Wall Street plunged once again today despite the prospect of a $1 trillion (£850bn) fiscal stimulus package to support the economy during the coronavirus outbreak and yet more action from the Federal Reserve.
The Dow Jones industrial average index was last down 10.7 per cent, the S&P 500 had shed 9.7 per cent, and the Nasdaq had dropped 8.7 per cent, giving up all of the gains made yesterday on the back of stimulus hopes.
Falls were so pronounced they once again triggered so-called “circuit breakers” which are designed to prevent panic selling and pause the market for 15 minutes.
The continuation of the long-running sell-off – Wall Street has now fallen more than 30 per cent since recent highs – came as investors faced up to the reality of a deep global recession.
Travel, tourism and energy stocks were hit hard. United Airlines plunged 32.4 per cent, MGM resorts slumped 34.8 per cent and Noble Energy fell 29.6 per cent.
Bonds also came under pressure despite safe-haven assets usually doing well at times of stress. The yield on the 10-year US Treasury rose to 1.16 per cent, while the German 10-year Bund yield hit a two-month high. Yields rise while prices fall.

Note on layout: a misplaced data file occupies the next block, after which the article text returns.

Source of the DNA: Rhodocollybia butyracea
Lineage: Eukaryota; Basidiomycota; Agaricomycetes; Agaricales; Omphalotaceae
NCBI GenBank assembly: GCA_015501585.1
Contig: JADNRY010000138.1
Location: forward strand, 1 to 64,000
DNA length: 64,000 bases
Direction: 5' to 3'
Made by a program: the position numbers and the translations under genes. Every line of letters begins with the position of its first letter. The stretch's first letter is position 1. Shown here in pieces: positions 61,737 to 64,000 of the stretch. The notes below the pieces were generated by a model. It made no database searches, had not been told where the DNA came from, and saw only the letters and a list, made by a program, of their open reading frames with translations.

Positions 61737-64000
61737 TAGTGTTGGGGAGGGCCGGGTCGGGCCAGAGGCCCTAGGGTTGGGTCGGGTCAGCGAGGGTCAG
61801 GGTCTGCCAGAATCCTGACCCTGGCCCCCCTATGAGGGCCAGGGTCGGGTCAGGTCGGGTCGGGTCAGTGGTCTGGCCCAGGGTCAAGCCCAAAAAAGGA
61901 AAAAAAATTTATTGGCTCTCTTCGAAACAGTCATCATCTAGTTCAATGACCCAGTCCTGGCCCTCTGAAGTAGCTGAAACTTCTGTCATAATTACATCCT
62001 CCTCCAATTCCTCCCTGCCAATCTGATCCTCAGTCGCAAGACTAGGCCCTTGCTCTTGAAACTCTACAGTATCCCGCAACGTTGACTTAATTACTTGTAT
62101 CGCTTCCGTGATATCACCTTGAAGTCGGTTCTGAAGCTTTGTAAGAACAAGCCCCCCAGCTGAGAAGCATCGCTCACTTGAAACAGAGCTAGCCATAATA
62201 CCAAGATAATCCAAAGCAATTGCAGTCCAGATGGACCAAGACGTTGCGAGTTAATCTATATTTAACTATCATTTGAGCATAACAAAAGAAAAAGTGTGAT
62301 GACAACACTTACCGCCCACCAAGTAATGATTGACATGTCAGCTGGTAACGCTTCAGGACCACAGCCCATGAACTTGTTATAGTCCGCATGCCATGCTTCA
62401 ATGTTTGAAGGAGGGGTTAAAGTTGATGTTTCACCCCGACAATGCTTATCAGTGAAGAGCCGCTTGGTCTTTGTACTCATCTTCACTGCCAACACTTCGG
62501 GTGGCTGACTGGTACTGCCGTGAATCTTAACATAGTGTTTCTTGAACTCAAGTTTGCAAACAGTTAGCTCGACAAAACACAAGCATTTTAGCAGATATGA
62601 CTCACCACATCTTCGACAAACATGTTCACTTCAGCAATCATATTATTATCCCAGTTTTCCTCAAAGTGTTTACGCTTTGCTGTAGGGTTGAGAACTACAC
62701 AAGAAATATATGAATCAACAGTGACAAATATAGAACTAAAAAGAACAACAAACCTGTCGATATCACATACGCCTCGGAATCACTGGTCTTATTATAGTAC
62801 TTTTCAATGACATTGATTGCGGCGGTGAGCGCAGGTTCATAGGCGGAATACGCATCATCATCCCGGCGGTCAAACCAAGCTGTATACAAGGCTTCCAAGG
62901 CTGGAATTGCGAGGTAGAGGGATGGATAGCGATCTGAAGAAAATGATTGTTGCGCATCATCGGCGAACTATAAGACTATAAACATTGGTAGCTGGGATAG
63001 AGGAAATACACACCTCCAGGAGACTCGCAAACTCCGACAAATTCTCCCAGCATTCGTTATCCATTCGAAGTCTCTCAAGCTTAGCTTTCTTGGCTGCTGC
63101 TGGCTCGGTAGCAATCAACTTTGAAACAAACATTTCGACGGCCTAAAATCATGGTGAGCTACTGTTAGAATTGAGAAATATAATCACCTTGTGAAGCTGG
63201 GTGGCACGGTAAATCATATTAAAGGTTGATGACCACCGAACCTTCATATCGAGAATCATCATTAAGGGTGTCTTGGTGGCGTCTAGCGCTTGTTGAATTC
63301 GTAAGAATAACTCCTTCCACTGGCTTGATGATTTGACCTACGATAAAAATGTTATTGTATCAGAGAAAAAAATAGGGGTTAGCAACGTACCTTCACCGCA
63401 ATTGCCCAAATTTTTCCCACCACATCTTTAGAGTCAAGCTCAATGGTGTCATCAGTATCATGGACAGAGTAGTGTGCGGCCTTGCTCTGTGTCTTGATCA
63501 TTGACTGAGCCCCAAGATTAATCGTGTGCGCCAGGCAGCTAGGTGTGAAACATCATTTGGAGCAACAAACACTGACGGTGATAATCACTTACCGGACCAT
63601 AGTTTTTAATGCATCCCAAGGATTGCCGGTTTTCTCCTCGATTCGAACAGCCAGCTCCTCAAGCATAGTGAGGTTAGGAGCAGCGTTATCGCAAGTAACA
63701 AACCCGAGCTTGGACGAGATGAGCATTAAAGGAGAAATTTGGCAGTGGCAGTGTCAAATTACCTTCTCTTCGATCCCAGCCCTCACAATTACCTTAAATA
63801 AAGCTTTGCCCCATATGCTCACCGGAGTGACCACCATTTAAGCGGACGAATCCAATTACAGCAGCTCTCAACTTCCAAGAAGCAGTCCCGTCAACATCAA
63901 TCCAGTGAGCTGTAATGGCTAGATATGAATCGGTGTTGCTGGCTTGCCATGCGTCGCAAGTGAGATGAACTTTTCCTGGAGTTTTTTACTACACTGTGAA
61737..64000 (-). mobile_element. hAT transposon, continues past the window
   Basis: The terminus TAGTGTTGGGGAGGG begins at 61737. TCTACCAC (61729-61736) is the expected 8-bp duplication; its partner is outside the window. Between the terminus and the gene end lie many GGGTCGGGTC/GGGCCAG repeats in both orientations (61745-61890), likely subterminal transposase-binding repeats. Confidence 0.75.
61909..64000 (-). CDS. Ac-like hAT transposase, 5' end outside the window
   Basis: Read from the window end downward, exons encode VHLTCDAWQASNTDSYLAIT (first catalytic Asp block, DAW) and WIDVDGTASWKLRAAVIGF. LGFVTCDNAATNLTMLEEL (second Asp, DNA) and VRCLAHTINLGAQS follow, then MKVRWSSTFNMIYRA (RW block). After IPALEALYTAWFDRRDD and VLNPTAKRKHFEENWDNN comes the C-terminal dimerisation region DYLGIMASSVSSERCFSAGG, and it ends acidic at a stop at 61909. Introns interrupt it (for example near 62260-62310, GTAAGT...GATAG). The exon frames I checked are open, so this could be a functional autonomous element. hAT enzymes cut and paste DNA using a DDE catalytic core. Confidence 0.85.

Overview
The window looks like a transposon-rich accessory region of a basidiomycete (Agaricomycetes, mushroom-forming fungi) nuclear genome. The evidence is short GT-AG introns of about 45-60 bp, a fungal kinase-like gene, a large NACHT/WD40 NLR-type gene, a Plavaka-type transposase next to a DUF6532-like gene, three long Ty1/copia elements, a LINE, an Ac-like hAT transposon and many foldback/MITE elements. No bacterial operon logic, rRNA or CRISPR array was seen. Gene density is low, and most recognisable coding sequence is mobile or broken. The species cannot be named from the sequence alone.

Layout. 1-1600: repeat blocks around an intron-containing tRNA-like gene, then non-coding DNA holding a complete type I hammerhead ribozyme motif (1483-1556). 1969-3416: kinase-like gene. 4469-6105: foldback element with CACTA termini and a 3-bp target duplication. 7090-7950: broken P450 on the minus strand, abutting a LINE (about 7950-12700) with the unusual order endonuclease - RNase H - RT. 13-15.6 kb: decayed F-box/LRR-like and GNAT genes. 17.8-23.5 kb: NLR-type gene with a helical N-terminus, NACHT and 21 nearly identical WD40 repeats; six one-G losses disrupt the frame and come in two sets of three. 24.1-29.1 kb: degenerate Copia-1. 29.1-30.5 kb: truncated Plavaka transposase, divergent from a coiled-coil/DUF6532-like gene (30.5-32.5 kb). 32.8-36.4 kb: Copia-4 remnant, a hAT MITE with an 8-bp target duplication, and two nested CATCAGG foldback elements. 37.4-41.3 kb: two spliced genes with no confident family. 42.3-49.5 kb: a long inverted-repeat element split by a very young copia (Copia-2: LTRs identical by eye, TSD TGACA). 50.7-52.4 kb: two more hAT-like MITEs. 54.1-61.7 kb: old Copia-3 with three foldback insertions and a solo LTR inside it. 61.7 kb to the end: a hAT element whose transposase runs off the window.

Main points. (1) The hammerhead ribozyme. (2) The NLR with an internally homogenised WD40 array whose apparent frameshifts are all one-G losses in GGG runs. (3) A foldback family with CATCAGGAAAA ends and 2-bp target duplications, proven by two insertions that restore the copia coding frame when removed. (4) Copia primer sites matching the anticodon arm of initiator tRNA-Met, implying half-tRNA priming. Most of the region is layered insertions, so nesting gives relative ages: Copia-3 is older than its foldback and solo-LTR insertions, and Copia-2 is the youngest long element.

The sell-off in bond markets indicated that traders are dumping a broad range of asset classes in favour of holding the dollar. One driver of this has been customers withdrawing their money from investment funds, causing managers to sell liquid assets.
“The extraordinary moves seen in global markets have ultimately led to a rush into the US dollar, as the world’s funding currency,” said Joe Tuckey, analyst at foreign exchange firm Argentex.
The dollar index – which shows demand for the greenback against other currencies – rose 1.8 per cent to its highest point since 2017.
European stocks also fell, with the pan-European Stoxx 600 index closing down 3.9 per cent. Britain’s FTSE 100 finished 4.1 per cent lower, Germany’s Dax ended down 5.6 per cent, and France’s CAC 40 was 5.9 per cent lower.
Traders have not been encouraged by large stimulus packages such as the UK government’s £330bn business loans scheme.
The US government and Congress are currently thrashing out a stimulus package that could be worth $1 trillion, including a $50bn bailout for the aviation industry and even hundreds of billions of dollars sent directly to Americans.
But investors say their focus is on virus, which is spreading quickly in Europe and the US. There have now been almost 200,000 confirmed cases of coronavirus and more than 8,400 deaths.
Containment efforts, which have put whole countries on lockdown, are set to decimate economies. Deutsche Bank economists today predicted the worst slowdown since World War II.